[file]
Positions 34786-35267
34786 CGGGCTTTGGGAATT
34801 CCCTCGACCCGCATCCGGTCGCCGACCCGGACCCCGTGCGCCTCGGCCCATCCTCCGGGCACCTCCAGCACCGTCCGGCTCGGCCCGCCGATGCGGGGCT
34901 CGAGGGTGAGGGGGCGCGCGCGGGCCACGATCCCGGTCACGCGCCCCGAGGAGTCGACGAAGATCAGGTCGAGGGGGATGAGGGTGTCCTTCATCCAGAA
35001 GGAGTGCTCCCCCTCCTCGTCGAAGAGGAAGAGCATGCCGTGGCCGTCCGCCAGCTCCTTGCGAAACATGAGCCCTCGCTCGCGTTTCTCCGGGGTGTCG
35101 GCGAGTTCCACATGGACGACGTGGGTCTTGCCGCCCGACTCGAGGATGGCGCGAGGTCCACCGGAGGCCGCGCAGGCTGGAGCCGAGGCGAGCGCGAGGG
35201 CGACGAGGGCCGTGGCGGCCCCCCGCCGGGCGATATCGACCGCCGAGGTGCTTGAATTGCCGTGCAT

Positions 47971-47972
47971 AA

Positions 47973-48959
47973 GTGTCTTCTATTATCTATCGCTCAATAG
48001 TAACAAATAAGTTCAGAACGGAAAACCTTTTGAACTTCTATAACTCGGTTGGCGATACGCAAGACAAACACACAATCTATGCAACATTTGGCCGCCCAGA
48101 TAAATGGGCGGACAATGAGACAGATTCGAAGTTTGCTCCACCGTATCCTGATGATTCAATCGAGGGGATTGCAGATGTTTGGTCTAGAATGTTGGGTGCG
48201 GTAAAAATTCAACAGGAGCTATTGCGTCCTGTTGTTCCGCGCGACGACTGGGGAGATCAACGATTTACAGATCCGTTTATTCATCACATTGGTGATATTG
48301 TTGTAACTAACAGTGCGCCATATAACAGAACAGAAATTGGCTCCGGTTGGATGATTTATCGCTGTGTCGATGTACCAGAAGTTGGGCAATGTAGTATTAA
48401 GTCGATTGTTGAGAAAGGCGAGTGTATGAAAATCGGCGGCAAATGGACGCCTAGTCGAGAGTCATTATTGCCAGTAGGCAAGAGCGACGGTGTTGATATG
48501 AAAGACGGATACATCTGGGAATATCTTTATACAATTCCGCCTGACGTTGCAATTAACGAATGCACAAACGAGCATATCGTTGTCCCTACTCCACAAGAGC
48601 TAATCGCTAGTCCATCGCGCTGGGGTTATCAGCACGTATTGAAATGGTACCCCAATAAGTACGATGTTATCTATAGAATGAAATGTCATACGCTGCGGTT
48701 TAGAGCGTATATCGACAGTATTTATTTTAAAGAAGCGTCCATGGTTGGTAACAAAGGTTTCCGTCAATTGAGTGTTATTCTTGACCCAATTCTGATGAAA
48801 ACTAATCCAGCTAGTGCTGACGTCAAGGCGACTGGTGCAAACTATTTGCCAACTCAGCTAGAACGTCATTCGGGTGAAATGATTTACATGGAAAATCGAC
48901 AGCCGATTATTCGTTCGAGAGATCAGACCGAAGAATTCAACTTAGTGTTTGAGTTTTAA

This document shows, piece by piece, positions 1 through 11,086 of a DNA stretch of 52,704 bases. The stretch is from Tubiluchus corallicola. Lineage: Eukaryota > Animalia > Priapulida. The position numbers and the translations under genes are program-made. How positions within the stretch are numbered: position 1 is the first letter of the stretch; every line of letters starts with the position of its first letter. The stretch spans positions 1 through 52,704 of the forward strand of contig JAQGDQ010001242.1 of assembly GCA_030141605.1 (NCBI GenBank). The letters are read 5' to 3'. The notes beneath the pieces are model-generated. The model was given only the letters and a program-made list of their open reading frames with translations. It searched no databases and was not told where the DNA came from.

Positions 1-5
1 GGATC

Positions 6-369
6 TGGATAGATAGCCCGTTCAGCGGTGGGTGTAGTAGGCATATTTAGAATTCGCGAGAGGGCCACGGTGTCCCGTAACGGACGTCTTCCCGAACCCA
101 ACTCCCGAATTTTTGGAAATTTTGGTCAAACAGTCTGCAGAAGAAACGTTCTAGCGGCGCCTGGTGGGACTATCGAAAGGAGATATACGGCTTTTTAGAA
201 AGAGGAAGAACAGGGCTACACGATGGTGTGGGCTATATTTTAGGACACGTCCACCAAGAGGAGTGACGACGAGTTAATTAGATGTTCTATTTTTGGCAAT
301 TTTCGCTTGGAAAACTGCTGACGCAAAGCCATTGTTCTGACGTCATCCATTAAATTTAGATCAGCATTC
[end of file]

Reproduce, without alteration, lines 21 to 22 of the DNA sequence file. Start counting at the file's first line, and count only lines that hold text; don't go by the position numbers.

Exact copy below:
48901 AGCCGATTATTCGTTCGAGAGATCAGACCGAAGAATTCAACTTAGTGTTTGAGTTTTAA

This document shows, piece by piece, positions 1 through 11,086 of a DNA stretch of 52,704 bases. The stretch is from Tubiluchus corallicola. Lineage: Eukaryota > Animalia > Priapulida. The position numbers and the translations under genes are program-made. How positions within the stretch are numbered: position 1 is the first letter of the stretch; every line of letters starts with the position of its first letter. The stretch spans positions 1 through 52,704 of the forward strand of contig JAQGDQ010001242.1 of assembly GCA_030141605.1 (NCBI GenBank). The letters are read 5' to 3'. The notes beneath the pieces are model-generated. The model was given only the letters and a program-made list of their open reading frames with translations. It searched no databases and was not told where the DNA came from.